…a chapter of Greyhound Pets of America, the largest greyhound adoption network in the world.
GPA-Greater Cincinnati is a 501(c)3 corporation organized completely by volunteers who are dedicated to finding responsible, loving homes for professional racing greyhounds who no longer qualify to compete at the racetrack”.
How you can Help?
We are always looking for greyt fosters.
They are the backbone of our organization without whom we could not bring up dogs
Placing a dog in a foster situation does so much to help transition the greyhound
to its new life.
401(grey) – It’s a greyhound retirement program. For a one time donation of $50,
the donor can name the dog they want to sponsor and we will thank them on our sponsor
page. Another way to donate is a repeating monthly donation.
Did you know
that a lot of companies have matching gift programs for
Check with your
HR Dept. to see if your company does and you can double your donation to us.
You wouldn’t be on this site if you weren’t at least curious about adopting a greyhound.
You may be well-versed in greys, or you have heard something about them, or you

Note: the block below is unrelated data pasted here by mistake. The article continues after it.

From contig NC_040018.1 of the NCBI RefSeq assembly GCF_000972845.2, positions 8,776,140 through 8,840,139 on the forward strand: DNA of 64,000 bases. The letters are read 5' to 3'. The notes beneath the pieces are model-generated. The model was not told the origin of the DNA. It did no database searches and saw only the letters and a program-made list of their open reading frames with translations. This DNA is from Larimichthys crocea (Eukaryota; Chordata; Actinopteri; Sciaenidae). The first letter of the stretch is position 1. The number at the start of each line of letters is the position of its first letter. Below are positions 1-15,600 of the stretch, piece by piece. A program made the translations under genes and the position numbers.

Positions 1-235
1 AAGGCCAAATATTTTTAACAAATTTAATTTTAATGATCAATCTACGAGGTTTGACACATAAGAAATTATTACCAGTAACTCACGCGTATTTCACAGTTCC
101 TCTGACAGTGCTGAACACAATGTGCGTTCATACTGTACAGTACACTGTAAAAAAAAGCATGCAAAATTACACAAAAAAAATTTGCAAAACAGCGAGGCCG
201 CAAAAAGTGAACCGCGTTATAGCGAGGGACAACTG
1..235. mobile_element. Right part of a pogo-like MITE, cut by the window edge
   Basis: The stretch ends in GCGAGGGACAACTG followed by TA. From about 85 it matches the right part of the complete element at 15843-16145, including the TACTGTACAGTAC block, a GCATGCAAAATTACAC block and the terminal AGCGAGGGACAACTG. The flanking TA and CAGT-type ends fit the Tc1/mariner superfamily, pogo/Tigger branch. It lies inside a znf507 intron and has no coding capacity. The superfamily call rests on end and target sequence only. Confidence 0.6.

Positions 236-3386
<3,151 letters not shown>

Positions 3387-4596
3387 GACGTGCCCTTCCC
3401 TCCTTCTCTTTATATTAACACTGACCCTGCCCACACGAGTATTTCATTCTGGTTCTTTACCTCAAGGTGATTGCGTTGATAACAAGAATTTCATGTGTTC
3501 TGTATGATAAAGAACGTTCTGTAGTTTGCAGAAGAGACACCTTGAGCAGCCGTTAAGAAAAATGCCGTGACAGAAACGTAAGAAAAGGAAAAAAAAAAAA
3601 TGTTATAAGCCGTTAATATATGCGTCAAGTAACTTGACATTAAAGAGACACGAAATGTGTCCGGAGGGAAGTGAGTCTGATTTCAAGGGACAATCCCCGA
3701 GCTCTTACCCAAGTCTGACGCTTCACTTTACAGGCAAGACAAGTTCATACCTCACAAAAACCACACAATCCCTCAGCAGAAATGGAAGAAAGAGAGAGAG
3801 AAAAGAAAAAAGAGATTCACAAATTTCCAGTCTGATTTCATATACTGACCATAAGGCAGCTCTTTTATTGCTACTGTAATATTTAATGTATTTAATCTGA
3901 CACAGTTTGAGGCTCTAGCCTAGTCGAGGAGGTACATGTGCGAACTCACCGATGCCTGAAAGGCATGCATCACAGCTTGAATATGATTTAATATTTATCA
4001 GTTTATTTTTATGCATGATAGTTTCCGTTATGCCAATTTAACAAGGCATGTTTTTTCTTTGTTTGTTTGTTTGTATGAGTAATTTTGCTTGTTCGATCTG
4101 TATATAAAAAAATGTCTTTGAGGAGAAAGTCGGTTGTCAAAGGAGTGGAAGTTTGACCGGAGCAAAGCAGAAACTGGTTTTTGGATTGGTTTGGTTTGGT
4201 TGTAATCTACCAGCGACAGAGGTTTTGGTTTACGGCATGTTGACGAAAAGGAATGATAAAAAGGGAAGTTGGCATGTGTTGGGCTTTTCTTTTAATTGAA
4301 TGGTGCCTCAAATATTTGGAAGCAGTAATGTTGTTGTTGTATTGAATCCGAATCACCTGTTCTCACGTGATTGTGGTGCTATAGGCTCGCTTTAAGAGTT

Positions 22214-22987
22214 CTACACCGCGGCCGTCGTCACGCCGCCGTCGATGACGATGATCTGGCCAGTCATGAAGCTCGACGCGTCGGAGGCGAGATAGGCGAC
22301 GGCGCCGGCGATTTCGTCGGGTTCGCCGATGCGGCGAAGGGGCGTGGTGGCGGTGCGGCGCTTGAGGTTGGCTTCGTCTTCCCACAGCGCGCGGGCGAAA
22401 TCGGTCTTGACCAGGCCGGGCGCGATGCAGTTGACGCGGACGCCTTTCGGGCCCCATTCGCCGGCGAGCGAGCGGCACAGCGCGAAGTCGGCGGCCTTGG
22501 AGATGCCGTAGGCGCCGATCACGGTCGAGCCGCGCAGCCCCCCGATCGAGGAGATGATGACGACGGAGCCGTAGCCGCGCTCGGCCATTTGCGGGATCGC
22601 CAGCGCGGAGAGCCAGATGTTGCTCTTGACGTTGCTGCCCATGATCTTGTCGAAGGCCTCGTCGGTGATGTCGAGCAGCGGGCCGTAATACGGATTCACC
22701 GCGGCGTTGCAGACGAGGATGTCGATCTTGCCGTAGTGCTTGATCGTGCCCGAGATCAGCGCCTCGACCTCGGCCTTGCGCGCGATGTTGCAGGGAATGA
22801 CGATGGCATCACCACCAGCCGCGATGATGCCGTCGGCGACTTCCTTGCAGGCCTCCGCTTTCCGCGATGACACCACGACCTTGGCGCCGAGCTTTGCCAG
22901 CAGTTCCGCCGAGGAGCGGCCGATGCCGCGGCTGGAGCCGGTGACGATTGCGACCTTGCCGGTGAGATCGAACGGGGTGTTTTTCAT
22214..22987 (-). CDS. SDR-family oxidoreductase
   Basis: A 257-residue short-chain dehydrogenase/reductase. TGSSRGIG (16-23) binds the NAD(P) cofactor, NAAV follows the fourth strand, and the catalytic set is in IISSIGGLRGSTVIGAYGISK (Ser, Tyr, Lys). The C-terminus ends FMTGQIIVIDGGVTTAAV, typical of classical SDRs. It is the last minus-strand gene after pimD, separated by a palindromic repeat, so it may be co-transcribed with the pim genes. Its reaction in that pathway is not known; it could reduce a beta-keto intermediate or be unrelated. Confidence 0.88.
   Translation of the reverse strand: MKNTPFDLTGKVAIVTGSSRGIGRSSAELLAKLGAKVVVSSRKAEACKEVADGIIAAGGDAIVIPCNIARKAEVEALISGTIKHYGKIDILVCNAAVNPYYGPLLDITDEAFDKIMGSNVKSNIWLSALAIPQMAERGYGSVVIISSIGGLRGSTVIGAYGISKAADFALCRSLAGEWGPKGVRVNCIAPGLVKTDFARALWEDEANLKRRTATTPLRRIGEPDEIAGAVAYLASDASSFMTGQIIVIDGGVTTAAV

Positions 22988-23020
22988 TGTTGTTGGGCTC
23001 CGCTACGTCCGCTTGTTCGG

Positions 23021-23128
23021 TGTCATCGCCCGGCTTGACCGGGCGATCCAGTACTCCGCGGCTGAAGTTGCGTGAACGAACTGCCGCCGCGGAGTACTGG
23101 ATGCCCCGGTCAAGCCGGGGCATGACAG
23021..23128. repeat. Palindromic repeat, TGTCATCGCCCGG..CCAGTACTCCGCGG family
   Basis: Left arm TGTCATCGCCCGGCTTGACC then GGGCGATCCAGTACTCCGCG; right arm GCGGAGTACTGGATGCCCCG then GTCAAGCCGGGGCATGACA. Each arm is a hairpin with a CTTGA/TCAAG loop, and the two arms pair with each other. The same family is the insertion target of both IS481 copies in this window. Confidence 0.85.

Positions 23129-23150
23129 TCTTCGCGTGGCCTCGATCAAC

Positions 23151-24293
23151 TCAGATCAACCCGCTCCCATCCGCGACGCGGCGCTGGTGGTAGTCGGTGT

are simply looking for a dog to adopt. In any case, let us offer a bit of information
about this awesome breed...Read More
HISTORY OF THE GREYHOUND
In talking Greyhounds, why don't we begin at the beginning?
The Greyhound breed has a long and storied history. The Greyhound is an early representative
of the sight hound, one that principally hunts its prey by sight. This type, deep-chested,
long-limbed, and powerful, is adapted for finding prey in open country. Thought
to have been an ancestor of the Asiatic Wolf, Greyhounds are first seen in pictures
and writing of the Egyptians, who revered them highly, mourning them upon death and
embalming them for burial in special tombs.
Greyhounds were also known to the Greeks, as depicted in many art forms. Greek historian
Arrian wrote quite fondly of his hounds, even to the point of writing, “Nothing is
so helpful as a soft warm bed. It is best of all if they can sleep with a person,
because it makes them more human, and because they rejoice in the company of human
beings.” Who would have imagined the ancients could think like many of us do when
it comes to our furkids?
It is widely believed that the Celts introduced Greyhounds to Britain from Asia.
In southwestern Wales, in AD 500, “two white-breasted brindled greyhounds” ran beside
Prince Kilburgh as he traveled to Arthur's Court. These dogs wore broad collars,
set with rubies, and they were said to have “sprung about their owner like sea-swallows.”
What a wonderful description!